Sauropterygians, the group to which plesiosaurs belong, have the longest stratigraphic range of all Mesozoic marine reptiles. Basal non-plesiosaurian sauropterygians lived throughout the Triassic Period. The earliest true plesiosaur fossils are from Middle Triassic deposits (Benton, 1993). However, the oldest diagnostic plesiosaur fossils are from the uppermost Triassic (Rhaetian) (Taylor and Cruickshank, 1993b; Storrs, 1994, 1997; Wintrich et al. 2017).

The above image shows the stratigraphic ranges of the main groups of Mesozoic marine reptiles (modified from Benson et. al. 2009). The sauropterygian fossil record spans the whole of the Triassic, Jurassic, and Cretaceous periods. Ichthyosaurs became extinct during the Cretaceous Period, while squamates (represented by mosasaurs) originated late in the Mesozoic during the Cretaceous Period.

Plesiosaurs through time

The Mesozoic Era is divided into three time periods subdivided into epochs and ages. These units of time correspond to units of rock (systems, series, and ages, respectively). The charts below provide a summary of Jurassic and Cretaceous stratigraphy and shows the position and ranges of different plesiosaur groups. Click for full size images. N.B. these are draft charts.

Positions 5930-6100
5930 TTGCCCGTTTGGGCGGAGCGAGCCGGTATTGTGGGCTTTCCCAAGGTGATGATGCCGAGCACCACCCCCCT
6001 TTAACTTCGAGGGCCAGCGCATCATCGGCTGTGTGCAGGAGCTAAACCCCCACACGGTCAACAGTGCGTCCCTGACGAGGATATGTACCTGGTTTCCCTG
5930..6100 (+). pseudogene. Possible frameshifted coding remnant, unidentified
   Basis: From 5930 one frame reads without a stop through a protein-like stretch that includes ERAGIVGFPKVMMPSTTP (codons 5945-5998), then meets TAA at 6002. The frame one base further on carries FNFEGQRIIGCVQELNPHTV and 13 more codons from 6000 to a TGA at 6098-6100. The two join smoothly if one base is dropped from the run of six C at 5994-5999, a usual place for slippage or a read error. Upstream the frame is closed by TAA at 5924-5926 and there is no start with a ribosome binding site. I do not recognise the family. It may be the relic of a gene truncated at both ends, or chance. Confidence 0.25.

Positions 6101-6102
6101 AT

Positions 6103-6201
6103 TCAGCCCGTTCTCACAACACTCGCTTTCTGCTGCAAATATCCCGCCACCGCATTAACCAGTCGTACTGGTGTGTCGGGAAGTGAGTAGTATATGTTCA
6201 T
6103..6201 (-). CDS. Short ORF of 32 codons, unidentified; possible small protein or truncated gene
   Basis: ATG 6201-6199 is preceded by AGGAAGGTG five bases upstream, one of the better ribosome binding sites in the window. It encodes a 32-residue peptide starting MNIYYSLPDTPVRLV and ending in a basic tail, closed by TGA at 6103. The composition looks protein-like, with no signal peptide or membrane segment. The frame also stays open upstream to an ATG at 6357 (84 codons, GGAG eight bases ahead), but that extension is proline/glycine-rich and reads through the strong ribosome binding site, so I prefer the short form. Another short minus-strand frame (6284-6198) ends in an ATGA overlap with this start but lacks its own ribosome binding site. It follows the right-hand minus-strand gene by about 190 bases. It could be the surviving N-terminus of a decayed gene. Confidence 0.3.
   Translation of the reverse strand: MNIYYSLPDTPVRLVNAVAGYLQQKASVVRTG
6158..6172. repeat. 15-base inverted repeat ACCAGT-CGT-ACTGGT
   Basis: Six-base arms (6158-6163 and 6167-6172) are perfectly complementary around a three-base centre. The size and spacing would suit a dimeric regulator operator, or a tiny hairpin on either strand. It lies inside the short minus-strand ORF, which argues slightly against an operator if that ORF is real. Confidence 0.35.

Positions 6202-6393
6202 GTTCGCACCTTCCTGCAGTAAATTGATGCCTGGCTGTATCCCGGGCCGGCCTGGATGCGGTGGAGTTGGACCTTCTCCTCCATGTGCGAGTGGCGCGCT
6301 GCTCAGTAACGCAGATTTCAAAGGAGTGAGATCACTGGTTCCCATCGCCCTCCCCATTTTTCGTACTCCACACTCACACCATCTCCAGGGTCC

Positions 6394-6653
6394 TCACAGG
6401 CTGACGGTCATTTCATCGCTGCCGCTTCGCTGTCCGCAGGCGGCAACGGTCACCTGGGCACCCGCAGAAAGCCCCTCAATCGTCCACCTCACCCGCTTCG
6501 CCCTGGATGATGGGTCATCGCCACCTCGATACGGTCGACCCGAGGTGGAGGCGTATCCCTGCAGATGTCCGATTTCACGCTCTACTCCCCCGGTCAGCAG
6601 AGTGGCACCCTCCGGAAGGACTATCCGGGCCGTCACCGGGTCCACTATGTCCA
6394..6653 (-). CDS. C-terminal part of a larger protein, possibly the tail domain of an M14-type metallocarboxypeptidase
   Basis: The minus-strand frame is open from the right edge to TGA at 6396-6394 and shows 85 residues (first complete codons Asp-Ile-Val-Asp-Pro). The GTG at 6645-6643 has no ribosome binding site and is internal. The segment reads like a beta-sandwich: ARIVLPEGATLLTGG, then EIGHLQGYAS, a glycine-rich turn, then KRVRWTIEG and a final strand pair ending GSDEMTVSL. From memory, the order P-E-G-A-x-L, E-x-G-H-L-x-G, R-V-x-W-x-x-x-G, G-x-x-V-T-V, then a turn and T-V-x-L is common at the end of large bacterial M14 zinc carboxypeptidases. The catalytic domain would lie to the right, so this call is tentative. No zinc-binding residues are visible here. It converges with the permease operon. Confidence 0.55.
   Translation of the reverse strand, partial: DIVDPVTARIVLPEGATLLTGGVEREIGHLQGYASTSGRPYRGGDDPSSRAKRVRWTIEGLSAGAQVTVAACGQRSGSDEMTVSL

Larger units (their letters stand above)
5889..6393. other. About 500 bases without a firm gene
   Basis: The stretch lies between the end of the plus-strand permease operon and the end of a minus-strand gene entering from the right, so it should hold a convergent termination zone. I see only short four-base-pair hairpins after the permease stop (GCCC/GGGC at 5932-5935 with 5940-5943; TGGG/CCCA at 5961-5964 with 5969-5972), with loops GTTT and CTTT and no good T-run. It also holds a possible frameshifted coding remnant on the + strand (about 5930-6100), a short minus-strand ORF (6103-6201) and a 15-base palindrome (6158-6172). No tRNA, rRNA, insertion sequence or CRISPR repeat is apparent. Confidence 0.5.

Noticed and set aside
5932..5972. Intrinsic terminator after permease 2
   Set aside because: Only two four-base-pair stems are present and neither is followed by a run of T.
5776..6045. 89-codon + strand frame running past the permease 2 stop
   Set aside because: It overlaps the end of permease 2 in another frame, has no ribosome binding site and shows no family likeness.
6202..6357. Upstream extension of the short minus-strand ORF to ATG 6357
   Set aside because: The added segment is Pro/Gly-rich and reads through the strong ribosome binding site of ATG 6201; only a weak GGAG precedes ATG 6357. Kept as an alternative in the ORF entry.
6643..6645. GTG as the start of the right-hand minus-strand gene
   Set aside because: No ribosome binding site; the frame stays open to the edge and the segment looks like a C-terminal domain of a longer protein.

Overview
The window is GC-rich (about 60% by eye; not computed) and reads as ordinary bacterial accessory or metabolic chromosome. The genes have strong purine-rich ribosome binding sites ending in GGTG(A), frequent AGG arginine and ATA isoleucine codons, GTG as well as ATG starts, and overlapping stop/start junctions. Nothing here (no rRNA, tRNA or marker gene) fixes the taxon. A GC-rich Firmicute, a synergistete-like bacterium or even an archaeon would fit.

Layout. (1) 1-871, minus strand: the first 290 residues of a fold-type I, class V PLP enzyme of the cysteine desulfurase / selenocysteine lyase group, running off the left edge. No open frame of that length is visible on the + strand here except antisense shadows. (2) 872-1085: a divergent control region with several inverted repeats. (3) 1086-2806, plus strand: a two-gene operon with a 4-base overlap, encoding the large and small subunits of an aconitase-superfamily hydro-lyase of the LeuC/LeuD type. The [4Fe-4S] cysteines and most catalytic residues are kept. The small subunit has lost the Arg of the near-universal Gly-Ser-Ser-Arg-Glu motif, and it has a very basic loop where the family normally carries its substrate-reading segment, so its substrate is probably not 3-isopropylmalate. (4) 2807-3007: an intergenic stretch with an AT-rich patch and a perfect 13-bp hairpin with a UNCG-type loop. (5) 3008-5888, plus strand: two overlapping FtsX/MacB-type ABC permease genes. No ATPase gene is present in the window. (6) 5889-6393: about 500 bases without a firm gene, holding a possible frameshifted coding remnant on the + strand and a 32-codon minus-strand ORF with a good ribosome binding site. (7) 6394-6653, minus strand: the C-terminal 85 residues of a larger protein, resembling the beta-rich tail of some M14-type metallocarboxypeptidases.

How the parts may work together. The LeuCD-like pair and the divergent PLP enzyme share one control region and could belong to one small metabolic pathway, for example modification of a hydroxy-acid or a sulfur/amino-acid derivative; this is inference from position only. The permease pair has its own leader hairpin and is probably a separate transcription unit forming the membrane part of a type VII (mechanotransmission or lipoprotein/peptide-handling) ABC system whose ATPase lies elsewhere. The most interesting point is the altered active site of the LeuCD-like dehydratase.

Plesiosaur families through time

This chart shows the stratigraphic distribution of plesiosaur families based on the known ranges of valid genera referred to those families. Indeterminate material referred to these families may extend the ranges slightly but isn’t plotted here. The pliosaurid range consists of two adjoined sections, basal pliosaurids in the Early to Middle Jurassic, and derived (thalassophonean) pliosaurids in the Middle Jurassic to the Late Cretaceous (Turonian).

Plesiosaur genera through time

This chart shows the stratigraphic positions and ranges of all known valid (and well-known invalid) plesiosaur genera. Updated in July 2023. Some recently named genera may not yet be plotted. Click for the legible version. For genera where the exact horizon(s) are unknown I have made the range lines dotted.

The plesiosaur lineage as a whole reached a worldwide distribution during the early Jurassic Period and plesiosaurs achieved their maximum diversity during the Late Jurassic (Sullivan, 1987). They persisted successfully to the end of the Cretaceous Period, where their fossil record comes to an end at the K-T boundary. Some plesiosaur vertebrae once thought to be from the Palaeocene were wrongly dated (Lucas and Reynolds, 1993).